During the summer's Test series against India, Anderson said he doesn't know which way the wobble seam will move once it pitches. Does Cook? “You can angle it slightly off for an in swing or slightly in for an away seam, but at the end of the day it's coming down with a wobble seam, it's a bit of a 50 50. That's the beauty of it, and that's where the skill comes into it, is landing it in an area where, if it moves away, it's challenging the outside edge and if it nips in it's challenging LBW and the stumps.
“That's what Jimmy does incredibly with his areas. He never misses. We always talk about having as many dismissals in play as possible, whether it's outside edge or inside edge. The wobble seam, the real skill in it obviously is, for one, feeling it out of hand and being able to actually feel the wobble seam, and then putting it in the area where you're going to challenge with those dismissals. That's what I think is the biggest skill behind it.”
This summer's early season pitches in the County Championship certainly put Cook's skills to the test. Contrary to the oft-trodden refrain that domestic pitches are too bowler friendly, a couple of early matches at Chelmsford were played on roads while away from home too, the Essex bowlers found things tough going. In all, the club drew five of their ten group matches and failed to secure a position in Division One for the final stage of the Championship.
For a side who won two Championships and the Bob Willis Trophy in the previous four seasons, it was a disappointment. Running away with Division Two at the back end of the summer was no real consolation. “It shows how far we've come and the success we've had and where we're at as a team, mentality wise, that we were not happy with winning Division Two,” Cook says. “We wanted to be fighting in Division One and seeing those teams at the top going for it on the last day, it was a case of that's where we think we should be and where we belong and want to be.
“Players around the game spoke about that first month a lot as the pitches were flat. There were good wickets and a couple of the draws at home ended up hurting us when it came to qualification for Division One. Normally we back ourselves to bowl teams out twice at home but a combination of good batting, flatter pitches, and possibly not taking our catches here and there probably resulted in missing out.”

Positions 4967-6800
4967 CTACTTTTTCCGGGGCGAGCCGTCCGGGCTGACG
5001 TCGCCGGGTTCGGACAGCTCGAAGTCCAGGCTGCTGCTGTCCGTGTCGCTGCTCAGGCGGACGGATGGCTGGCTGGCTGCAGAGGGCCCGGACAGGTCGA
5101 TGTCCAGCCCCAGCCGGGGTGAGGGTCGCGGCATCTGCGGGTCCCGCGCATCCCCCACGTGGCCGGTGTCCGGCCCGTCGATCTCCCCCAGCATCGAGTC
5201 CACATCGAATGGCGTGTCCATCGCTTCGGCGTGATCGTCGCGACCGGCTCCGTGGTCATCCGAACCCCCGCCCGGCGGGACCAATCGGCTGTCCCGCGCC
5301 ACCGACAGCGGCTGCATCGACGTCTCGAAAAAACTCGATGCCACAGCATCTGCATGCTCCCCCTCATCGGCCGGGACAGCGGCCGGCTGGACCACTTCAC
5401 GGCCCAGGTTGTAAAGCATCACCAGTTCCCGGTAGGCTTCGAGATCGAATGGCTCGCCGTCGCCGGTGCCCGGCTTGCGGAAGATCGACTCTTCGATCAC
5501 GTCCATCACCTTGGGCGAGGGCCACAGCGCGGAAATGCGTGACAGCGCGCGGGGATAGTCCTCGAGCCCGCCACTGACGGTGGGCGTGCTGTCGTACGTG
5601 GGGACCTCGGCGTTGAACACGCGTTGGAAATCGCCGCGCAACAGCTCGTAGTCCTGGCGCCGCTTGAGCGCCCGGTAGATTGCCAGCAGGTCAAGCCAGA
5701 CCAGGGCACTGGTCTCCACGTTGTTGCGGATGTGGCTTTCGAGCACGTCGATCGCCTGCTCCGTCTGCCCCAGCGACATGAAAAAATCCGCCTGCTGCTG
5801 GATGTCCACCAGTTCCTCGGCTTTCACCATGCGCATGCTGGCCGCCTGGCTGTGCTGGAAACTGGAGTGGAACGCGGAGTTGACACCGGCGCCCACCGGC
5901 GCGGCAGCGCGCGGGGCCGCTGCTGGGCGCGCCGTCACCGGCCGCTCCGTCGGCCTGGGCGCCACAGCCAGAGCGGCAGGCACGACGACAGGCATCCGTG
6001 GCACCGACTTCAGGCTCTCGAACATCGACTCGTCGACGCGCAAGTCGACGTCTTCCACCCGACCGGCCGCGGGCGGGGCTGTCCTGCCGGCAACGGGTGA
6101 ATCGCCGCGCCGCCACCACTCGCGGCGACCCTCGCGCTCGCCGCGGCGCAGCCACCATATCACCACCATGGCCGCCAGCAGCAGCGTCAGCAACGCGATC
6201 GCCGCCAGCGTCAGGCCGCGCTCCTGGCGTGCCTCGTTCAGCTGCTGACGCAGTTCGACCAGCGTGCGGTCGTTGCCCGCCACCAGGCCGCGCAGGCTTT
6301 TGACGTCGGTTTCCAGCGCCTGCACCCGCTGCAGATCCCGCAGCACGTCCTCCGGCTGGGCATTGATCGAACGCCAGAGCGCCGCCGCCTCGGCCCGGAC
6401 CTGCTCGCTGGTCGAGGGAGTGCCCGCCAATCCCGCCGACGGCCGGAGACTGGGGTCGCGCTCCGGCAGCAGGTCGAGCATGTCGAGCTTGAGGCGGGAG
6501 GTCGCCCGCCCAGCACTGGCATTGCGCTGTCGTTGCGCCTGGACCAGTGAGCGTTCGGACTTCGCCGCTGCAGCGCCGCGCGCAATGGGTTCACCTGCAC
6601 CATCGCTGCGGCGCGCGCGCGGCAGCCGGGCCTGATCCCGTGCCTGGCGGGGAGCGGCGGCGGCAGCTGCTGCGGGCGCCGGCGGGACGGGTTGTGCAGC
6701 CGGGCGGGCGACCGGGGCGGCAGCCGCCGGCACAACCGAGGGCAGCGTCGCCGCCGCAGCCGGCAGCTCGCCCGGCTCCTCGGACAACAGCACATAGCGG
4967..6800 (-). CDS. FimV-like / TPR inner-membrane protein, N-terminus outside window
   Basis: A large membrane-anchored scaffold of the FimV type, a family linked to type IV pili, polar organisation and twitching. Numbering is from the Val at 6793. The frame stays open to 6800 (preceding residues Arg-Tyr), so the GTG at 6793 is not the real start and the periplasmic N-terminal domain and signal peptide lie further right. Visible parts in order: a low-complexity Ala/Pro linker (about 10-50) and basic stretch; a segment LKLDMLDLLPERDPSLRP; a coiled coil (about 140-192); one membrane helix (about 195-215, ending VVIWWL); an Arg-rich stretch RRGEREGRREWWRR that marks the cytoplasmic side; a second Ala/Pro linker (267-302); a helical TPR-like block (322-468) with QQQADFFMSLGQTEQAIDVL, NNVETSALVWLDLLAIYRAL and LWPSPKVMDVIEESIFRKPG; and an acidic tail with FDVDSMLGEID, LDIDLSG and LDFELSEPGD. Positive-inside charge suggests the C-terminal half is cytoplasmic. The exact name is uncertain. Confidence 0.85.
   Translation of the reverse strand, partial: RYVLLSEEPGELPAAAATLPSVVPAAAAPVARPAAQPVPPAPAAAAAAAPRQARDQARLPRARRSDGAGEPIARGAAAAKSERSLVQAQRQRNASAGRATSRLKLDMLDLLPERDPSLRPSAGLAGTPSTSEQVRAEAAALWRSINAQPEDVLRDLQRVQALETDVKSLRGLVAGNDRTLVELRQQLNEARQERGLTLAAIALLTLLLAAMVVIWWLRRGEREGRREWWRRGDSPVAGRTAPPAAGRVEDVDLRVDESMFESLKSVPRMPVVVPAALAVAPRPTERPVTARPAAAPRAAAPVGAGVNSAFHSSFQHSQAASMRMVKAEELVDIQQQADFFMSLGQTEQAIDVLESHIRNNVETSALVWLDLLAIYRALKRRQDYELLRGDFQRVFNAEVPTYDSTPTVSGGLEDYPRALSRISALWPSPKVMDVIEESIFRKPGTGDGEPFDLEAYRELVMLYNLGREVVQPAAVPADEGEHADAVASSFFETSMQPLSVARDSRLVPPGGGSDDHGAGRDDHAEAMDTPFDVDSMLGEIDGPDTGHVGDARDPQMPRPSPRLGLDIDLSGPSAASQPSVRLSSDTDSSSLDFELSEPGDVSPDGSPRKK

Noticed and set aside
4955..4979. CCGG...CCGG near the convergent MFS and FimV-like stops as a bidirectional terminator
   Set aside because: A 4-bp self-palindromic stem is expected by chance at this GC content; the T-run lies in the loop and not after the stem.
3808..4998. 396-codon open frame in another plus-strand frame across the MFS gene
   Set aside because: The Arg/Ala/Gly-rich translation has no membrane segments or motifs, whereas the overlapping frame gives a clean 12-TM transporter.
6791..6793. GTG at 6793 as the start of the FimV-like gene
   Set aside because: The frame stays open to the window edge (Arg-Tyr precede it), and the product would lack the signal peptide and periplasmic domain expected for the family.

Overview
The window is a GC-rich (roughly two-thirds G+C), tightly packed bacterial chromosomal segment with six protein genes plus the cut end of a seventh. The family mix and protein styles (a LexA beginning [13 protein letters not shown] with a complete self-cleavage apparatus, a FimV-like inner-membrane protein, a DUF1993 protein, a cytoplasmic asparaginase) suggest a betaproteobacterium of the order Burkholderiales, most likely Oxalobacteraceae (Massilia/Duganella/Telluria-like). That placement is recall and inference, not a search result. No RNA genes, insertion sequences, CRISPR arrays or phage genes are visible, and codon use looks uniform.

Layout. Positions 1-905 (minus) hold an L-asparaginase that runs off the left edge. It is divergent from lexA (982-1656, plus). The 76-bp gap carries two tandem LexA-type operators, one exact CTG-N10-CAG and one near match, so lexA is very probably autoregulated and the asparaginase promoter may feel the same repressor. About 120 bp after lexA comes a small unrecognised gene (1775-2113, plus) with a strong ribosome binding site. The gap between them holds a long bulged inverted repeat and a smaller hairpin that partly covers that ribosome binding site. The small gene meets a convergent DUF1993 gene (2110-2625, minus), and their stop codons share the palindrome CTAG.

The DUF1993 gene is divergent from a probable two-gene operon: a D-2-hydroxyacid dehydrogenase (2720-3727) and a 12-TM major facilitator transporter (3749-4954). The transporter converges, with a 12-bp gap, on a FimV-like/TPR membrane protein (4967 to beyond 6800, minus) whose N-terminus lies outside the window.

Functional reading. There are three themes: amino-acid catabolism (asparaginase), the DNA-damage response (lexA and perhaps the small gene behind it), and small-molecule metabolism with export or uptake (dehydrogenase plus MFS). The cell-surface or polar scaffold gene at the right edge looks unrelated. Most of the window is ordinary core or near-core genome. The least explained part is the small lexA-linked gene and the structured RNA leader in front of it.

Even so, Cook says playing on those batsman friendly pitches was a good learning experience. Despite picking up ten wickets against Northamptonshire in the final Championship match, he says his red-ball performance of the season was his six wickets from 41 overs at New Road against Worcestershire in April. The surface was a batter's dream yet Cook kept plugging away, picking up three quick wickets in the first innings with an old ball and plenty of overs in the legs.
“I always enjoy the challenge and want to play on flatter pitches,” he says. “If you have aspirations to play at that next level you want to play on good wickets and challenge yourself That game away at Worcester, where I think there had been 12 wickets or something in the match the week before, to take six wickets in all, I was pretty chuffed with that. Maybe adding a bit of pace to my game and learning how to bowl on flatter pitches more has helped.”
That sort of mentality will certainly come in handy should Cook get a Lions call-up for Australia. Playing for England is something he says he is “desperate” to do and while he does not want to get too het up in worrying about whether a call will come for this winter, Cook does feel ready for it. “I've got confidence in my ability and I think if I got the chance I'd always back myself. I guess you never really know until you make that step up. But from getting Test cricketers out in county cricket on good wickets then I don't see why, if I did take that step up, it would be any different.